The Mercedes-Benz E-Class has long been a benchmark luxury executive saloon from the heydays of the 1970s W123, 1980s W124 (almost built like a tank!) and the W210 of the 1990s. There is no denying that the E is popular for its solid built, comfort and classy image of prestige. The current E-Class, codenamed W211, made its debut in 2003 and had undergone a mid-cycle facelift in 2007 in what is known as ‘New Generation’ in Mercedes lingo.
The top-of-the-line locally-assembled (CKD) E-Class in
In all their effort to make it sportier, somehow the sill plates are still standard M-B items. There is also none of the distinctive AMG badges or emblems to say that this is an official E280 AMG Sports from MBM. Well, perhaps just those AMG acronyms stitched on the carpet mats and embossed on the 18” alloys. Unlike BMW Malaysia’s 5-series wearing numerous M-labelled items adorning its M-Sport variants, the E280 AMG Sports is subtle in aggressive aesthetics enhancements, so much so a dental ‘colleague’ thought it was just my regular E200 Kompressor with upsized alloys! Not much good for a car asking for RM438,888, was our initial impression. Strangely, Mercedes’ famed ‘Keyless Go’ entry and access system is also missing here.
Much like the M-division of BMW, AMG is the high-performance arm of Mercedes-Benz. AMG was founded as an independent company in 1967 by Hans-Werner Aufrecht (A) and Erhard Melcher (M) in the town of
Despite being AMG-spec, the E280 engine (M272 E30) is very much stock standard with 231hp at 6000rpm while maximum torque is 300Nm from 2500 - 5000rpm. For motoring enthusiasts who are fascinated by tech acronym like VVT (variable valve timing) the E30 powerplant doesn’t disappoint with continuous VVT on both inlet and exhaust sides, Variable Length Intake Manifold and a balancer shaft in between the cylinder banks to deal with vibrations in the 90º V6 design. That said, idling vibrations still plague our tester on the steering wheel and door trim…just that wee bit.
Despite being a normally aspirated, we found the E280 to be very tractable in city traffic; with meaningful shove from a low 2000rpm onwards should you want to speed up. Upon closer scrutiny, we discovered a couple of significant technical upgrades on the new E280 AMG, namely the sports suspension tuning and probably with the ‘New Generation’ facelift exercise, a newly-developed spring link bearings to handle lateral forces more effectively around bends and enhance more neutral (read: less roll) cornering characteristics. Of course, aiding this road holding forte are those lovely – and highly premium - ContiSportContact 3 in 245/40 ZR18 (front) and 265/35 ZR18 (rear). As tested over the few days the ‘local’ AMG paired with its sharper and accurate steering, took corners in flat poise and tracks very confidently and faithfully around bends.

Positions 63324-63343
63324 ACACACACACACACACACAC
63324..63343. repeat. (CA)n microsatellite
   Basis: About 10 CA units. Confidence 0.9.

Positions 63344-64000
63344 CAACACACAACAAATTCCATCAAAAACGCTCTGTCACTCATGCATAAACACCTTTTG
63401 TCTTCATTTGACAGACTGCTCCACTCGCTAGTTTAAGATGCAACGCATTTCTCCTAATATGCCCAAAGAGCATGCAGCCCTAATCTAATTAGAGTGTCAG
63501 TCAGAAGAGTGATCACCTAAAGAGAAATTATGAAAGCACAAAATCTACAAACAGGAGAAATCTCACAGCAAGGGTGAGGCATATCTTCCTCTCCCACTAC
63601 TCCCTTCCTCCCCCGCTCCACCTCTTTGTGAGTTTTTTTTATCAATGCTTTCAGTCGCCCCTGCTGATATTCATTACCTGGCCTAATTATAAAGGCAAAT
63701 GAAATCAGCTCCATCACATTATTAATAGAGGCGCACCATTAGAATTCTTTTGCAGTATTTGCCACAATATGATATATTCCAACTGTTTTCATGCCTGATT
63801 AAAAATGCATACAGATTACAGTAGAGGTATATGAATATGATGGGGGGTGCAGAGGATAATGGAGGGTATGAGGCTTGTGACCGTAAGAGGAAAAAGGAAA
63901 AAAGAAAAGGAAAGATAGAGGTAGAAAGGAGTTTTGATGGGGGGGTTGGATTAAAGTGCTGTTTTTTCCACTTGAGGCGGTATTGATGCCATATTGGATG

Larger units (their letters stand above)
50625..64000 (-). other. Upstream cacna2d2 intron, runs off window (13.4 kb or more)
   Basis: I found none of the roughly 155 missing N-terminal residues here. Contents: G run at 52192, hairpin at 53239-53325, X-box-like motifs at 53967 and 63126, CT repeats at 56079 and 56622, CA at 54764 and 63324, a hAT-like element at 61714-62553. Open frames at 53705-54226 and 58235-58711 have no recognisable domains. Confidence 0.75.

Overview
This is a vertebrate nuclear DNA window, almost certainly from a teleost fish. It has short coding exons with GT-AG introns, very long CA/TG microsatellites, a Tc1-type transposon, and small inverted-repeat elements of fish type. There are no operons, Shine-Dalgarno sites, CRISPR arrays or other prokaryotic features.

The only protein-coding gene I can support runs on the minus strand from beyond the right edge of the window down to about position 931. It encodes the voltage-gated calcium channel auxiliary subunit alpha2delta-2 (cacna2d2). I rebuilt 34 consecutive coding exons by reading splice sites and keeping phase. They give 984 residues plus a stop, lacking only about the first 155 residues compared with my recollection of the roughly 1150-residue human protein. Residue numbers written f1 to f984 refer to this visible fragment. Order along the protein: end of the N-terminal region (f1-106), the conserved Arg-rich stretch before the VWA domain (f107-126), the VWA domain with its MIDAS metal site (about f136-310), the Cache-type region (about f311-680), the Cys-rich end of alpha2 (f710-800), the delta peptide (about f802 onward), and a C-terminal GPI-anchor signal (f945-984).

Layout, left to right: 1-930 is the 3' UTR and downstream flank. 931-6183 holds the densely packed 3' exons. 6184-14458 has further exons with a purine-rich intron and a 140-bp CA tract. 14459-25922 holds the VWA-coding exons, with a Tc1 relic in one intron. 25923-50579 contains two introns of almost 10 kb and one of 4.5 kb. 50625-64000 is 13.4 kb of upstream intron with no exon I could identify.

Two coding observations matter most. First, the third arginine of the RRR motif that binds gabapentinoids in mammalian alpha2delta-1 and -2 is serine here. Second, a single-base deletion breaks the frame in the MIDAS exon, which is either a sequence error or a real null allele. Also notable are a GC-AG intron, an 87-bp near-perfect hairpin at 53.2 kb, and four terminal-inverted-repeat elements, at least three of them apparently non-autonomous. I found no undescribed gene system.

The E280 AMG Sports has indeed made remarkable progress in terms of handling dynamics, something which contrasted affably with E200K, the previous E240 and even the fully-imported Brabus K4. Amazingly in the E280 AMG Sports this is achieved without compromising the supple and gliding ride comfort, which is a consistent hallmark of the E-Class. In all fairness, it must be said though that the AMG’s ultra-low profile rubbers do not tolerate those yellow speed breaker strips on highway well, with much studded and lumpy feedback!
It took slightly over 7 seconds for the E280 AMG to reach 100km/h from standstill and the 7G-Tronic slush box was smooth and imperceptible when left on its own devices. However, it is vague when you up-shift manually while the lag upon downshifting is a little disconcerting should you want to rush things. Probably the gearbox is tuned more for wafting finesse than outright lightning quick manual shifts. For Benz fans who fancy the aesthetics of the bluish-hue windscreens and windows on Avantgarde Mercs, it would be interesting to know that these glasses don’t work much better than the regular green tint (in Elegance and Classic spec) in blocking out heat. The A/C on our tester has to be turned up to 20ºC for effective cooling on hot afternoons.
The Adaptive Brake system taken from the latest Mercedes-Benz S-Class (W221) is also very commendable. It is progressive, comfortable even on rapid deceleration and yet powerfully fade-free. On more than one occasion when the right foot was taken off the accelerator and shifted quickly over to the brake pedal, we found the brake pedal travel to be lesser, therefore cutting down braking response time while the system applied more powerful brake servo assistance. With the E-Class facelift exercise, the standard xenon HID items are no longer spotty and halogen-mimicking in intensity and throw. Even in the darkest of nights, we see just bright lit, clear and farther view ahead. The upper third of the main headlamps now gets illuminated as well, negating the droopy-eye look of the pre-facelift model. Refreshing indeed.
The E280’s COMAND APS incorporating GPS Navigation is quite easy to use, with pin-pointing of junctions and landmarks accurate. Maps are not that up-to-date though for PJ, Seremban, Hulu Langat, Titi, Kuala Klawang and Port Dickson, to name a few places, with one-way streets not updated while some small or new streets were non-existent. Having sampled a popular 3rd party local GPS system we think that the RM2000 system can outdo any original OE Sat-Nav out there, more so with a touch-screen interface that is more intuitive and easy to use.
All in all, the E280 AMG Sports still does well to represent the top-end of officially available, locally-assembled E-Class in